8. 8. InternationalCertified Tester Software TestingAdvanced Level Syllabus Qualifications Board 1. Testing Process – 420 mins.Keywordsexit criteria, test case, test closure, test condition, test control, test design, test execution, testimplementation, test log, test planning, test procedure, test script, test summary reportLearning Objectives for Testing Process1.2 Test Planning, Monitoring and ControlTM-1.2.1 (K4) Analyze the test needs for a system in order to plan test activities and work products that will achieve the test objectives1.3 Test AnalysisTM-1.3.1 (K3) Use traceability to check completeness and consistency of defined test conditions with respect to the test objectives, test strategy, and test planTM-1.3.2 (K2) Explain the factors that might affect the level of detail at which test conditions may be specified and the advantages and disadvantages for specifying test conditions at a detailed level1.4 Test DesignTM-1.4.1 (K3) Use traceability to check completeness and consistency of designed test cases with respect to the defined test conditions1.5 Test ImplementationTM-1.5.1 (K3) Use risks, prioritization, test environment and data dependencies, and constraints to develop a test execution schedule which is complete and consistent with respect to the test objectives, test strategy, and test plan1.6 Test ExecutionTM-1.6.1 (K3) Use traceability to monitor test progress for completeness and consistency with the test objectives, test strategy, and test plan1.7 Evaluating Exit Criteria and ReportingTM-1.7.1 (K2) Explain the importance of accurate and timely information collection during the test process to support accurate reporting and evaluation against exit criteria1.8 Test Closure ActivitiesTM-1.8.1 (K2) Summarize the four groups of test closure activitiesTM-1.8.2 (K3) Implement a project retrospective to evaluate processes and discover areas to improve Version 2012 - Beta Page 8 of 83 27 June 2012 © International Software Testing Qualifications Board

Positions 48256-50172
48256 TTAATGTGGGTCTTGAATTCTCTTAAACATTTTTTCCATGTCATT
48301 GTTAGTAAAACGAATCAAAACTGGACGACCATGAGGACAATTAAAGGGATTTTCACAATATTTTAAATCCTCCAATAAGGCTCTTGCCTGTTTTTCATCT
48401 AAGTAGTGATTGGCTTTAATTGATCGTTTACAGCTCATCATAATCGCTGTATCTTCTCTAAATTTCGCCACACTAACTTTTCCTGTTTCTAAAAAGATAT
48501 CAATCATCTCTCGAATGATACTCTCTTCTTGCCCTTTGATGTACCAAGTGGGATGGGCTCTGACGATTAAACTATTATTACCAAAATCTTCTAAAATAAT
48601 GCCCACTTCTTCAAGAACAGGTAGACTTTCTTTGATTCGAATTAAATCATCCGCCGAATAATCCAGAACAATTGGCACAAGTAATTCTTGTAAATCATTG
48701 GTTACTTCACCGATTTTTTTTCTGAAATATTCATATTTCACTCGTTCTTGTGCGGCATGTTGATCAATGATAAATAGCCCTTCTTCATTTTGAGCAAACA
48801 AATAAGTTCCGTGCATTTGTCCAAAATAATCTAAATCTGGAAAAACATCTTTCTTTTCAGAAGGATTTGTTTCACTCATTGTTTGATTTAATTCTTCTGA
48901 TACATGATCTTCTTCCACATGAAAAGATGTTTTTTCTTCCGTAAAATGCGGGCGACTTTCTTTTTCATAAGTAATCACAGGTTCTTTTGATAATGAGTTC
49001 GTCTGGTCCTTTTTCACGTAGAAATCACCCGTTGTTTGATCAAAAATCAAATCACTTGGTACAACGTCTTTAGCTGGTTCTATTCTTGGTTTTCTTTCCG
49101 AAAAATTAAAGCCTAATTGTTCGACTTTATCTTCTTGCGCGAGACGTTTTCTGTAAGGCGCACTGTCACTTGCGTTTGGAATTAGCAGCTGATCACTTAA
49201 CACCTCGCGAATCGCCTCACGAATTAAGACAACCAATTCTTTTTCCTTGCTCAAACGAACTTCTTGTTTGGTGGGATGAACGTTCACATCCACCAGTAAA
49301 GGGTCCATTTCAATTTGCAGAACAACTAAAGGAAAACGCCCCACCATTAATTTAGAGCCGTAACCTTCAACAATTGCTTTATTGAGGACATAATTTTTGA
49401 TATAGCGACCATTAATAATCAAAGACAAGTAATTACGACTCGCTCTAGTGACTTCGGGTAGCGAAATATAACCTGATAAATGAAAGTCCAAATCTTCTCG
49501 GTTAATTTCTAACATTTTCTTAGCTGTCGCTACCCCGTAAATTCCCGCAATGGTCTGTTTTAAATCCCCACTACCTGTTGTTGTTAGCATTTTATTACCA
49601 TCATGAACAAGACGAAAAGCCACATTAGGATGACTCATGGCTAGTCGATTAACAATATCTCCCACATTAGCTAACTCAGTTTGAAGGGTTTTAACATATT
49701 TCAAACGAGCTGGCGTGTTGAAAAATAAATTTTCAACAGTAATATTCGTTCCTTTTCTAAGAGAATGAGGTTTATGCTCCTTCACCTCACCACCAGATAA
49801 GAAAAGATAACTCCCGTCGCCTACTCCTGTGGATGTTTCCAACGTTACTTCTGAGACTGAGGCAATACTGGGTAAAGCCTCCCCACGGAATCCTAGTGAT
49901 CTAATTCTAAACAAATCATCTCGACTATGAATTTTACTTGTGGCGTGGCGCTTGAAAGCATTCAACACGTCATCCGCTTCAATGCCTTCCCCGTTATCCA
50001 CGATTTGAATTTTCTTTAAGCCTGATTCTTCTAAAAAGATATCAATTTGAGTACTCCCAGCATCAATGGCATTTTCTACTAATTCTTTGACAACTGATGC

9. 9. InternationalCertified Tester Software TestingAdvanced Level Syllabus Qualifications Board1.1 IntroductionThe ISTQB® Foundation Level syllabus describes a fundamental test process which includes thefollowing activities: Planning and control Analysis and design Implementation and execution Evaluating exit criteria and reporting Test closure activitiesThe Foundation Level syllabus acknowledged that although logically sequential, the activities in theprocess may overlap or take place concurrently. Tailoring these main activities within the context ofthe system and the project is usually required.For the Advanced Level syllabi some of these activities are considered separately in order to provideadditional refinement and optimization of the processes, better fit with the software developmentlifecycle, and to facilitate effective test monitoring and control. The activities are now considered asfollows: Planning, monitoring and control Analysis Design Implementation Execution Evaluating exit criteria and reporting Test closure activities1.2 Test Planning, Monitoring and ControlThis section focuses on the processes of planning, monitoring and controlling testing. As discussed atthe Foundation Level, these activities are test management roles.1.2.1 Test PlanningFor each test level, test planning starts at the initiation of the test process for that level and continuesthroughout the project until the completion of closure activities for that level. It involves theidentification of the activities and resources required to meet the mission and objectives identified inthe test strategy. Test planning also includes identifying the methods for gathering and tracking themetrics that will be used to guide the project, determine adherence to plan and assess achievement ofthe objectives. By determining useful metrics during the planning stages, tools can be selected,training can be scheduled and documentation guidelines can be established.The strategy (or strategies) selected for the testing project help to determine the tasks that shouldoccur during the planning stages. For example, when using the risk-based testing strategy (seeChapter 2), risk analysis is used to guide the test planning process regarding the mitigating activitiesrequired to reduce the identified product risks and to help with contingency planning. If a number oflikely and serious potential defects related to security are identified, a significant amount of effortshould be spent developing and executing security tests. Likewise, if it is identified that seriousdefects are usually found in the design specification, the test planning process could result inadditional static testing (reviews) of the design specification. Version 2012 - Beta Page 9 of 83 27 June 2012 © International Software Testing Qualifications Board